Can singing improve your grades?
Yes, according to The Economics Tutor, Mr Kelvin Hong. In his classes, students are highly encouraged to revise their economic concepts and the explanations needed to score well in the examinations through economics songs that Mr Hong has composed. Currently, he has titles on the Market adjustment process, Price Elasticity of Demand, Price Elasticity of Supply, Cost curves, Externalities and the Multiplier process. More are on the way, and some will be composed by his students.
Do they work? It certainly appears to, given that 80-90% of his students ace their national examinations, while only about 35% of the nation’s students achieve an A. Mr Hong, who has been an economics tutor for many years believe in developing innovative methods to help his students. “Those who are less inclined to read lots of text, can now look forward to singing. A fun way to learn!”, he says.
Studies have shown that our memories are fundamentally associative, which means new pieces of information are more easily remembered when associated with knowledge we already have anchored in memory. Mr. Hong has therefore carefully chosen familiar tunes to the majority, if not all Singaporeans for his economic songs to help his students better digest and retain economics knowledge.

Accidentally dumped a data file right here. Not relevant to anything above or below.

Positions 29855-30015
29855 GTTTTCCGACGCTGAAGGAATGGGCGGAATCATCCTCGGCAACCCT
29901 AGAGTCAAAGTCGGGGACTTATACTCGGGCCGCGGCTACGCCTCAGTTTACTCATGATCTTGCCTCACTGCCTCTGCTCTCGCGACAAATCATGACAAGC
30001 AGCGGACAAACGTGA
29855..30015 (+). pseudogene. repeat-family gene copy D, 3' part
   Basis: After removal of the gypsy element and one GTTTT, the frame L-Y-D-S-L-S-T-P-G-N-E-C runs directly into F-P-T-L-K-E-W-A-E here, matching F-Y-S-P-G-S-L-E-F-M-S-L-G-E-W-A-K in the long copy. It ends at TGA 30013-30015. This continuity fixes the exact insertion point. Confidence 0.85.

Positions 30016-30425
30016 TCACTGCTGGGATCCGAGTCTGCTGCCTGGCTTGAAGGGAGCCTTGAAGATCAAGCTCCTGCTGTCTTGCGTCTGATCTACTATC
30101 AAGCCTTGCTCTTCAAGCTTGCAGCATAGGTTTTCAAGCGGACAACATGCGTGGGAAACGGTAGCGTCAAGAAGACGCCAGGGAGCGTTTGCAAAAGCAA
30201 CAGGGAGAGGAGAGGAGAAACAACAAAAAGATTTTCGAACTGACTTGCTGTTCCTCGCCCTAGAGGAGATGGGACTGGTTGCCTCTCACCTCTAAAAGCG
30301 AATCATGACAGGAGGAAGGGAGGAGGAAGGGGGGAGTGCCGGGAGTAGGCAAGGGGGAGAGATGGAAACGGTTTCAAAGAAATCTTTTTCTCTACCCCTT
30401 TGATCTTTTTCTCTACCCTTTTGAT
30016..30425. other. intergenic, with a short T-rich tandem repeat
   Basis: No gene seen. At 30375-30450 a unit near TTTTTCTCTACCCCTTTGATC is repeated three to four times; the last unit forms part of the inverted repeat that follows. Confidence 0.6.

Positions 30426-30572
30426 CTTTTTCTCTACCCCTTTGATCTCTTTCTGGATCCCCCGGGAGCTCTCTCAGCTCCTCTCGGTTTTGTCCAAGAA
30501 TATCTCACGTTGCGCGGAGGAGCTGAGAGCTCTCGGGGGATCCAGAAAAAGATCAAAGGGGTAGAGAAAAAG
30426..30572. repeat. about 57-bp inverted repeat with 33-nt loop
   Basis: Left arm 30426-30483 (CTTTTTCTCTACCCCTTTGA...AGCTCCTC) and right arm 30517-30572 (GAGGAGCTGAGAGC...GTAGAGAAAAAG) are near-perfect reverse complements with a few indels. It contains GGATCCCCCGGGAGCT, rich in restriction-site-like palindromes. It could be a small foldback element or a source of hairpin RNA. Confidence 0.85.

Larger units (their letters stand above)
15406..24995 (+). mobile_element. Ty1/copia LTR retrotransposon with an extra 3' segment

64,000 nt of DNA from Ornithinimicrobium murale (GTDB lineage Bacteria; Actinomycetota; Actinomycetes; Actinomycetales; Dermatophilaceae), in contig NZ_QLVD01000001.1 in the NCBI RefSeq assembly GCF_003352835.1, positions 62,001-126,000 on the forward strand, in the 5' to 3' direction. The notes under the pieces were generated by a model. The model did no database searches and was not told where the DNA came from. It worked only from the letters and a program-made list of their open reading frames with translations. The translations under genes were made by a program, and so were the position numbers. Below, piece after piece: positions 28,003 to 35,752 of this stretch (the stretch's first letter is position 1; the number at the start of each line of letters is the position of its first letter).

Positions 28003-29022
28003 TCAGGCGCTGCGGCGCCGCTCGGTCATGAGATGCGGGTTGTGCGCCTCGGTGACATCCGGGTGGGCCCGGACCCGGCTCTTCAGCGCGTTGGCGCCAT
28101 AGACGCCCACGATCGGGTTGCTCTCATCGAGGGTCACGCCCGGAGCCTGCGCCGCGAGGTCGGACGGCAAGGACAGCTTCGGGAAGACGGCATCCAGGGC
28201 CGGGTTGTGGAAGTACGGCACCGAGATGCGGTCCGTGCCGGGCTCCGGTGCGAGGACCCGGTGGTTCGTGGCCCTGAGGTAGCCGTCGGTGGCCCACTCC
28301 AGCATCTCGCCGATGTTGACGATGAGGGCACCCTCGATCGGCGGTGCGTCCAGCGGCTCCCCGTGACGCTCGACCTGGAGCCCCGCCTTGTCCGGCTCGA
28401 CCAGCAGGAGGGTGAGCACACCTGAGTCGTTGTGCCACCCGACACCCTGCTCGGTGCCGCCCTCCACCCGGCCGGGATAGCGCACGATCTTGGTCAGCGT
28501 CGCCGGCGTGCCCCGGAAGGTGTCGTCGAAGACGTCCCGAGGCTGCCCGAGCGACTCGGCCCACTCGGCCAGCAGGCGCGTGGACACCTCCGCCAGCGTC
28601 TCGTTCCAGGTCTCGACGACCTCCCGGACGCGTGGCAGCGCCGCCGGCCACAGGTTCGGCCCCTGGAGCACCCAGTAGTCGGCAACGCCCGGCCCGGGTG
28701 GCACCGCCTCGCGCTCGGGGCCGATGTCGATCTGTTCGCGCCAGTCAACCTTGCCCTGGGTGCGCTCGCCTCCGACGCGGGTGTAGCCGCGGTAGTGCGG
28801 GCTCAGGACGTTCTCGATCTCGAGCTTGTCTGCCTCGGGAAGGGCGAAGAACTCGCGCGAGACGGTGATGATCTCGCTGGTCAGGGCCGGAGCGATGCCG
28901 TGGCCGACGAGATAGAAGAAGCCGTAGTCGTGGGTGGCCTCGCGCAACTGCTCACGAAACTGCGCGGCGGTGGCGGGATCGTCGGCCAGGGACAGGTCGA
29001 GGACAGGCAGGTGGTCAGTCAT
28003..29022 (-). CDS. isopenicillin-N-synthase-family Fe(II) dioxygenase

Research has also shown that our brains remember a new language better via singing, as opposed to relatively traditional modes of learning. Mr. Hong believes that in a similar way, we should also be able to process economics information better when we sing it, after all, both new language and economics knowledge are of novel nature. This makes sense especially in light of the growing research on how music can actually improve many brain functions.
He also hopes that by doing so, it adds fun and joy to learning as well as ignites our creative juices.
By Chris Neo